Several years ago, I read The Curious Incident of the Dog in the Night-Time. That was when I came across Asperger’s Syndrome for the first time. I read up bits and pieces about it, and was overwhelmed by the power of the brain and the ways in which it processes information.
I picked up Mockingbird without knowing that it was written from the point of view of a girl with Asperger’s. Caitlin’s world is confusing – why do people speak in riddles? Why do people say things they do not mean?
A beautiful, heart-wrenching read, Mockingbird explores grief, loss and healing. How can Caitlin find closure when her brother Devon – who always helped her make sense of the world – is killed in a school shooting? And can she help others find closure too? Is that what empathy is about?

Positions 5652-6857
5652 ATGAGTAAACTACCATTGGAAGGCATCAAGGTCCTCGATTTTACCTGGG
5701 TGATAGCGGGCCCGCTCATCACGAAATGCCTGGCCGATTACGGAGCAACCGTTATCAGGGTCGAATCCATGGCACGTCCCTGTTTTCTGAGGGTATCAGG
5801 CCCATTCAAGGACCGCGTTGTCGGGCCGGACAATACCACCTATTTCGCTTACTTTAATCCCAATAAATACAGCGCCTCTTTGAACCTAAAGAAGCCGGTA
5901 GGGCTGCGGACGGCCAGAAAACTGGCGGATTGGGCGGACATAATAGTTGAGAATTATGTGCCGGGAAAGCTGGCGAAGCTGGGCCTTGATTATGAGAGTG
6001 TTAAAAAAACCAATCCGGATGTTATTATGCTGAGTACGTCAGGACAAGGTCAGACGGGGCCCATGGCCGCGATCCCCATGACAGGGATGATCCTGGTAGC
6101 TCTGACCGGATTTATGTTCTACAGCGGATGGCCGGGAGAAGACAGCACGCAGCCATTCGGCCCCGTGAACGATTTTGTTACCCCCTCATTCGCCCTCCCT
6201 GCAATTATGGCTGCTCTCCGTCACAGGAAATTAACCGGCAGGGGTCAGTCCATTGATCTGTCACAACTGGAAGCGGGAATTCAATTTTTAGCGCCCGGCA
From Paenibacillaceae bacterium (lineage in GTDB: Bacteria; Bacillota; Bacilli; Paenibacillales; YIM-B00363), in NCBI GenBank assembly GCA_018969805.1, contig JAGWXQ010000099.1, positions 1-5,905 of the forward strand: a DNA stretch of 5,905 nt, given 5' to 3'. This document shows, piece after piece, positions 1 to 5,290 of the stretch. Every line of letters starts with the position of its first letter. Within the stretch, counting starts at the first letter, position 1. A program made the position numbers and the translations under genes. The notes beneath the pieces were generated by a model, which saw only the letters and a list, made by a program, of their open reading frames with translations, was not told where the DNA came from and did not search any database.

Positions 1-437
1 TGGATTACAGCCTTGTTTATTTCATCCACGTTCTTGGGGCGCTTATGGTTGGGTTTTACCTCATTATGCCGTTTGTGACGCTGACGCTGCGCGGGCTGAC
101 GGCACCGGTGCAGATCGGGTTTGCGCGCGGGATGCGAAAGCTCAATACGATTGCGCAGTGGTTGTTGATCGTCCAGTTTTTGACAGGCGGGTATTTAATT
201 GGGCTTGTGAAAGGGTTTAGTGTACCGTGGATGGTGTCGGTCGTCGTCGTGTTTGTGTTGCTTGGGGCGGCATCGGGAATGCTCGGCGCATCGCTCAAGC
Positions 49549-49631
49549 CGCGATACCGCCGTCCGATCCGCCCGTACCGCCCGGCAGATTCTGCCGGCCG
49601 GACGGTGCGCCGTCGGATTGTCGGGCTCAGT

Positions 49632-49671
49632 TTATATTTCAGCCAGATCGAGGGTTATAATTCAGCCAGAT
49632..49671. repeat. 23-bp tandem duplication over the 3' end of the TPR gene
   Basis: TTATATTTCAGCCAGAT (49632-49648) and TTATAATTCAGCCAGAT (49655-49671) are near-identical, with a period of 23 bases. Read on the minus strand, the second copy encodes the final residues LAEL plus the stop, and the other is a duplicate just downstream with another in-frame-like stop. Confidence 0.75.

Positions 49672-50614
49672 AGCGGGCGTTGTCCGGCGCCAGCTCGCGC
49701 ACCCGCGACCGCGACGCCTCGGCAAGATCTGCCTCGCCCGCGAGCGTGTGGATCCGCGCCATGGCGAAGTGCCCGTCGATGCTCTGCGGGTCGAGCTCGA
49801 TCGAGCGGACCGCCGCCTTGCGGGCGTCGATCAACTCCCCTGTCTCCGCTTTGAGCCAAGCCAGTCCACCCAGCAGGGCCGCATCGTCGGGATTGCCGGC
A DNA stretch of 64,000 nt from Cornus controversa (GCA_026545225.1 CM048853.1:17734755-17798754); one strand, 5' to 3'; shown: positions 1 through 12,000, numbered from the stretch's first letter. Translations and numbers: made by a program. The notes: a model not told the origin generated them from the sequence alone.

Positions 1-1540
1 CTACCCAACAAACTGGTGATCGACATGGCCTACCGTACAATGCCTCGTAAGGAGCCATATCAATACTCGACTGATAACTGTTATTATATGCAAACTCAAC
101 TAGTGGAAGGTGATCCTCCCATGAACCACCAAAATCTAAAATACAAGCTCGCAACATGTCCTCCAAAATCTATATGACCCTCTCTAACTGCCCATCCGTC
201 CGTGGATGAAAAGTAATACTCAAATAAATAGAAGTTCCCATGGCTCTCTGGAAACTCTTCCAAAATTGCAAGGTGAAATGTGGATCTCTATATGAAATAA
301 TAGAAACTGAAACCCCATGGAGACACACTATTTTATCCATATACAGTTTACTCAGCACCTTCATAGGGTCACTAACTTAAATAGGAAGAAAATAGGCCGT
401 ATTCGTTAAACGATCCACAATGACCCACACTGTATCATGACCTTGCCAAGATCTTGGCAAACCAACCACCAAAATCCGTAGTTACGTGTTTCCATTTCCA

Unsaid rules that govern the world make Caitlin retreat into herself time and time again. And the bewildering world of language hinders rather than helps.
For instance, when Caitlin’s father asks her what she wants to do for her birthday, Caitlin says that she wants to go to the mall with Devon. Her father is devastated – has Caitlin not realised that her beloved brother Devon is dead?
When Caitlin’s counsellor, Mrs Brook, gently broaches the subject, Caitlin replies that she knows that Devon is dead. But her father asked her what she wanted to do, and she responded honestly – that she wanted to go out with her brother. That she could not do this was another matter altogether.
Caitlin’s simple, confusing world is heart-wrenching. The world is complex, and coming to terms with this can be difficult at the best of times. For Caitlin, it feels as if she needs to Work At It when it comes to everything – she has to work at life itself.
More than once, Mockingbird made me cry. Caitlin and her new friend Michael reached out to me through the pages and made me love them. Kathryn Erskine’s writing is lovely – its simplicity makes it all the more beautiful.
|Rating (out of 5)||5|